|Environment and development
in coastal regions and in small islands
CSI info 3
On the eve of the 21st century, some 60% of the world's population lives within 60km of the sea, and this figure is likely to rise to 75% by the year 2025. Of the world's 23 megacities, 16 are in the coastal belt. Coasts have always served as crossroads for peoples of many origins, and as a result these areas harbour intricate social and cultural mosaics. As for their ecological systems, the latter are among the most diverse, complex and productive on Earth. notwithstanding this enormous socio-cultural and ecological wealth, many coastal areas have become flashpoints for conflict as a result of an ever increasing demand for limited resources.
Addressing the variety of problems facing coastal regions and small islands requires transdisciplinary research and the careful formulation of policies for integrated action towards improved management of coastal resources. The UNESCO endeavour, 'Environment and Development in Coastal Regions and in Small Islands' (CSI), was launched in 1996 in response to these needs. Its goal is to serve as a platform for cross-sectoral action in order to assist Member States towards environmentally sound, socially equitable and culturally appropriate development in the regions concerned. The CSI info series offers an informal vehicle to disseminate pertinent information to managers and others in their search for solutions to coastal region and small island problems.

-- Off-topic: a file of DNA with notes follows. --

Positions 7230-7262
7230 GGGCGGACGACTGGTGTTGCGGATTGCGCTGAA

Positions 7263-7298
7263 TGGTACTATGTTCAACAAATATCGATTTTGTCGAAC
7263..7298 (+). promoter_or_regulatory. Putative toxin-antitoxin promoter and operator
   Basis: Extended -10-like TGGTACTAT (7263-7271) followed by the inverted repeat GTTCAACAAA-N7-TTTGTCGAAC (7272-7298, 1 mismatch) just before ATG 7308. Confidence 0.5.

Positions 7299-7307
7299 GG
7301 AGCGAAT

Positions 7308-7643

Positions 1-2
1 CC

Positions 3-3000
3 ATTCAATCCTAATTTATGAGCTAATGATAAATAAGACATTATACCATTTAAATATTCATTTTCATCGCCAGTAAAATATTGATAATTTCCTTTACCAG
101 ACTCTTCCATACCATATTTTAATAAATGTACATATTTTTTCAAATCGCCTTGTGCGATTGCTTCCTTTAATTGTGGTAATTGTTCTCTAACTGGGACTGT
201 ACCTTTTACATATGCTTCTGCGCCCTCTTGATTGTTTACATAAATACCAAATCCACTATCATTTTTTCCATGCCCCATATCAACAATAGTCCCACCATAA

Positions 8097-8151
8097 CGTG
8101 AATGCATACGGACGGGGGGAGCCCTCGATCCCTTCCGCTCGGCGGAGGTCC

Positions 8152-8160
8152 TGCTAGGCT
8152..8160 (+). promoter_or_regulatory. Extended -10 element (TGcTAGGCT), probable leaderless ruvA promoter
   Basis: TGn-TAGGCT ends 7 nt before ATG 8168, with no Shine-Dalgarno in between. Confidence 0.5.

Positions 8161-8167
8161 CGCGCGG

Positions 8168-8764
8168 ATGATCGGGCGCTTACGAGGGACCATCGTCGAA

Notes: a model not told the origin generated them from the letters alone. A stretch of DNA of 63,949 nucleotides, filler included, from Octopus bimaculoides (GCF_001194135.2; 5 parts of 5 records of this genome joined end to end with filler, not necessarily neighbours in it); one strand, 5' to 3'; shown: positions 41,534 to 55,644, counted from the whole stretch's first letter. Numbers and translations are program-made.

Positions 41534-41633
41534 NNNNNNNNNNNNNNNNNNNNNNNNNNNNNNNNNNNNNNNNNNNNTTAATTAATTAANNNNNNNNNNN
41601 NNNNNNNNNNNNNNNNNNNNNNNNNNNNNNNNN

The present field study report is part of CSI's collaboration with other UNESCO units in support of a project entitled 'Cities: Management of Social Transformation and the Environment'. The 'Cities' project is c0-sponsored by the Management of Social Transformations (MOST) and the Man and the Biosphere (MAB) programmes. In Africa, the project operates inter alia in the coastal community of Yeumbeul (region of Dakar, Senegal), where UNESCO, in co-operation with the Dakar-based NGO 'Environmental Development Action in the Third World' (ENDA) and the local inhabitants, has adopted various measures to improve living conditions. Some practical activities include: the creation of a water purification infrastructure, the collection of wastes, urban environmental awareness etc. In this context, a survey on groundwater quality was carried out in 1996 by the University Cheikh Anta of Dakar (UCAD). The long-range goal of the ensemble of activities is to improve the hygiene and quality of the environment in this heavily polluted and over-populated coastal area. The following report presents the results of this survey.